‘The Uninvited’ stays true to typical Korean horror films

Laura Lofgren

It appears American filmmakers still can’t get the recipe downpat with this tolerable film

“The Uninvited,” a remake from the Korean horror film “A Tale of Two Sisters,” delivers another Asian horror-American style film resembling “The Grudge,” “The Ring” and so on.

The original film was released in 2003 and is both the highest-grossing Korean horror film and the first to be screened in American theaters. Receiving more positive feedback than its American counterpart, it appears that our American filmmakers can’t quite get the Asian horror film recipe down pat.

“The Uninvited” starts out with Anna (Emily Browning, “Lemony Snicket’s A Series of Unfortunate Events”) who has returned from a psychiatric facility after the recent tragedy of her mother’s death. After her therapist gives her the okay to go home, Anna arrives to a completely new scene. Her father (David Strathairn) has become involved with Rachel (Elizabeth Banks), her mother’s former nurse.

Trying to wrap her head around what has happened, Anna is lead to a reconnection between her and her sister Alex (Arielle Kebbel). Threatened by the presence of Rachel, Anna begins having nightmares and hallucinations of her dead mother, who is accusing her former nurse of being a murderer. Together, the sisters investigate into Rachel’s past and find potentially damaging facts.

When accused by Anna and Alex, Rachel does not deny anything that is being said. Instead, the three are involved in a battle of strengths and tranquilizers which leads to a most ominous and unexpected end.

Unexpected deaths and psychoanalyses rank high in “The Uninvited.” While not necessarily full of plot twists, there are a few hints at unsuspected turns in the story.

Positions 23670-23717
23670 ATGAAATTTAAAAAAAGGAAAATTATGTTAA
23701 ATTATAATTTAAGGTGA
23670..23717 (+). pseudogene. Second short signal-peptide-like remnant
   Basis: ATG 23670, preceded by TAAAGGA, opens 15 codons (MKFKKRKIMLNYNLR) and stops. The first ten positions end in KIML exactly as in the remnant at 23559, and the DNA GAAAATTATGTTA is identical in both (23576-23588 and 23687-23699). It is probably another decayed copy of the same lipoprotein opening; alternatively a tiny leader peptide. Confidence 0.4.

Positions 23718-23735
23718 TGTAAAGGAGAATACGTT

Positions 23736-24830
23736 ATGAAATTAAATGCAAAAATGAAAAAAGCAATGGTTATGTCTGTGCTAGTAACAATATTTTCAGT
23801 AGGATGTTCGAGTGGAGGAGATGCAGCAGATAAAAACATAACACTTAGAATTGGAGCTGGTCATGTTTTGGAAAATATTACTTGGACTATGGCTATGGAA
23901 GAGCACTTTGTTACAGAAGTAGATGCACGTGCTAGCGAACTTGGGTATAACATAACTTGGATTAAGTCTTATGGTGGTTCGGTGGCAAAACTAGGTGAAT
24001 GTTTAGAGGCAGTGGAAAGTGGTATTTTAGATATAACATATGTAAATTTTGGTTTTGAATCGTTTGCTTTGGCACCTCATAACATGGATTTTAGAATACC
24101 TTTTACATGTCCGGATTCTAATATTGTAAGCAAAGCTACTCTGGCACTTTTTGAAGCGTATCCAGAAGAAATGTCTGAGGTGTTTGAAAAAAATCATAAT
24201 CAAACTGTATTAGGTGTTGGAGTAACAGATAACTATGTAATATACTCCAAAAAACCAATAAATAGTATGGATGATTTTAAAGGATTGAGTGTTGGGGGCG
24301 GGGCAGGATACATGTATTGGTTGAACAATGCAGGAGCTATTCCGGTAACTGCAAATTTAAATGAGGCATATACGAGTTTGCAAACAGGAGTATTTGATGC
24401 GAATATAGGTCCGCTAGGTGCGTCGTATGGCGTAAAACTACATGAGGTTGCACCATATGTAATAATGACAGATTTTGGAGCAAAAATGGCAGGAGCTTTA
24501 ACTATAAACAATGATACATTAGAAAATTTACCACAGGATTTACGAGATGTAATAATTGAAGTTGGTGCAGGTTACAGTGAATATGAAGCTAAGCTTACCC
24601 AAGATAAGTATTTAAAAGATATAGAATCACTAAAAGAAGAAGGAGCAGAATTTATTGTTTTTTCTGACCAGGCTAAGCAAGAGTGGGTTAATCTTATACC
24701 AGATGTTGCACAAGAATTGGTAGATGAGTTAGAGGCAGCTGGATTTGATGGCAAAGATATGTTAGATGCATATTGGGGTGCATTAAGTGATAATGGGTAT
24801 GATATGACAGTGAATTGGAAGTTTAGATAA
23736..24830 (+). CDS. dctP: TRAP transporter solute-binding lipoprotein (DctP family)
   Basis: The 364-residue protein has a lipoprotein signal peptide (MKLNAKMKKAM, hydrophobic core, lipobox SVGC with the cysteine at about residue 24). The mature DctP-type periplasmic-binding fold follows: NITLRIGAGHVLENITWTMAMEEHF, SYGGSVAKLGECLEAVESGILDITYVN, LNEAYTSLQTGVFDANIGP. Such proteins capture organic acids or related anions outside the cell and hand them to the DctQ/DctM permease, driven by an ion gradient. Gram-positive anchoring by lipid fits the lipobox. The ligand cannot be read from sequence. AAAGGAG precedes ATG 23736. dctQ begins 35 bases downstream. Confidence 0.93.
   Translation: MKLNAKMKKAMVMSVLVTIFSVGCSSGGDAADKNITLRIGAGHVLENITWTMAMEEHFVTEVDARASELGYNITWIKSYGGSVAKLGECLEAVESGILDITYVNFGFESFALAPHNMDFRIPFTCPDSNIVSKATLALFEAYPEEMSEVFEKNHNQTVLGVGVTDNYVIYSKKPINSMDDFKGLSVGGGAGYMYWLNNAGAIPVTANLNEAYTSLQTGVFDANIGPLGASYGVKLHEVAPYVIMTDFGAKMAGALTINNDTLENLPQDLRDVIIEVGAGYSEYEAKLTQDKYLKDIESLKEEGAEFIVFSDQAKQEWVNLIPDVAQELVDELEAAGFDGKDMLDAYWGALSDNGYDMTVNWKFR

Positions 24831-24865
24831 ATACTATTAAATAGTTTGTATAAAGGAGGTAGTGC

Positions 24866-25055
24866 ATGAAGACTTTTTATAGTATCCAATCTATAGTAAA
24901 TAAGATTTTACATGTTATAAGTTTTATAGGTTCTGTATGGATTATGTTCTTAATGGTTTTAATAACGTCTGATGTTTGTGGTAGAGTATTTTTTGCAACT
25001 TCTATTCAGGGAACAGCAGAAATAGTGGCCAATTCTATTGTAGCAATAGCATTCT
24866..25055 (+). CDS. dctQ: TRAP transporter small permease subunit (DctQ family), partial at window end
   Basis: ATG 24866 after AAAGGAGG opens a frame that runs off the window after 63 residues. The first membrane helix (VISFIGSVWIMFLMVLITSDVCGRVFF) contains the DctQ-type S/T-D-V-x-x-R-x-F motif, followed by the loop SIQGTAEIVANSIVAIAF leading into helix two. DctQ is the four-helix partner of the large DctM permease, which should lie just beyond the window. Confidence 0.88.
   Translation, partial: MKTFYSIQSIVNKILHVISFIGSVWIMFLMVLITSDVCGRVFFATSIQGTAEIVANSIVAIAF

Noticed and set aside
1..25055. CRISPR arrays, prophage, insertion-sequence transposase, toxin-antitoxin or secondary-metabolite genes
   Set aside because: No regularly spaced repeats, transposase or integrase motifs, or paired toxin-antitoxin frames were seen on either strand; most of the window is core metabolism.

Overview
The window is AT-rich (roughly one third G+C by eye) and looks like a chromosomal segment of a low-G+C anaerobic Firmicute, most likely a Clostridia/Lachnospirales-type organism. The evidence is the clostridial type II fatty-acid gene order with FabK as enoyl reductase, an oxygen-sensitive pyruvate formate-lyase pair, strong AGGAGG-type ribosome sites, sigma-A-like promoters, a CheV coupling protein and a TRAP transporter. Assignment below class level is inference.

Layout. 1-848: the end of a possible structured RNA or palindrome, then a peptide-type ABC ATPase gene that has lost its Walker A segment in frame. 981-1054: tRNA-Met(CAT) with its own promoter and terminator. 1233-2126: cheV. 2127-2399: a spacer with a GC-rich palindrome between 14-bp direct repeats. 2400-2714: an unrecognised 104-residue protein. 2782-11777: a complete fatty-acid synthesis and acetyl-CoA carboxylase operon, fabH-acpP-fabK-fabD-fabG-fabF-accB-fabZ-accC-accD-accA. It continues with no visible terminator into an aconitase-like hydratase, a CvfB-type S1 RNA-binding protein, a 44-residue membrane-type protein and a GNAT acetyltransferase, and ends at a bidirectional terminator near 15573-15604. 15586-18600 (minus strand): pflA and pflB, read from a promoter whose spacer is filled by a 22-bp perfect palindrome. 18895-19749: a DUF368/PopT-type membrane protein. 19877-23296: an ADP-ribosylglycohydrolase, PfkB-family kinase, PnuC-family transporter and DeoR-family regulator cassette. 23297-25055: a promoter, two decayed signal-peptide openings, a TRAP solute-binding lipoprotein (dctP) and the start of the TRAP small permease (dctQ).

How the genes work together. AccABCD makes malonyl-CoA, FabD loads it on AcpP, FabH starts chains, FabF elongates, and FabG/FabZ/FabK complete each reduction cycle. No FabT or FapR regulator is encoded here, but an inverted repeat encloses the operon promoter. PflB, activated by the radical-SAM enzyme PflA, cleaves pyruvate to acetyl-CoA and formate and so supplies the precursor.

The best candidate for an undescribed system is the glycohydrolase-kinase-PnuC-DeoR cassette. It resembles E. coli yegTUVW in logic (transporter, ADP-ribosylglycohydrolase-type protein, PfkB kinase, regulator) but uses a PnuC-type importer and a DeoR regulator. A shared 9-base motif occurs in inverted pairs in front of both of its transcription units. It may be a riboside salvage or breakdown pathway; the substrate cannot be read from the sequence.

In my opinion, it wasn’t that bad. I was shocked and even a bit confused as the ending of the film neared. Perhaps it was the screaming 15-year-olds in the seats next to me that took away my ability to catch the upfront plot turn earlier on in the film; nevertheless, I was pleasantly surprised.

“The Uninvited” won’t be up for an Oscar anytime soon, but the Guard Brothers did a not-so-horrible job in the translation from the Korean film to the American.

Lacking the depth the film had a potential for, it needed a little extra something to give it a kick. Full of sexy actresses and actors, the movie had some star-quality and made every girl in America want lips like Emily Browning’s. Elizabeth Banks had the stepmom role down to a T and portrayed Rachel in a classy, nervous air with a hint of killer on the side. Arielle Kebbel had the whole bratty, teen-alcoholic part ready and relatable to high school sophomores. David Strathairn played the role of rich author/father who appears to love his mistress more than his own kids. Someone you might not have heard of who appears in “The Uninvited” is Jesse Moss, who plays Anna’s love interest, Matt.

Running at only 83 minutes, “The Uninvited” could have gone on longer to clarify some points just briefly so viewers weren’t left thinking “What just happened?”

Overall, the Stater gives “The Uninvited” two stars for being a tolerable, interesting film spotted with few horrific surprises and pretty faces, but for being mimicry of yet another Asian director’s work. Can’t Americans come up with their own horror stories?

Contact all reporter Laura Lofgren at [email protected]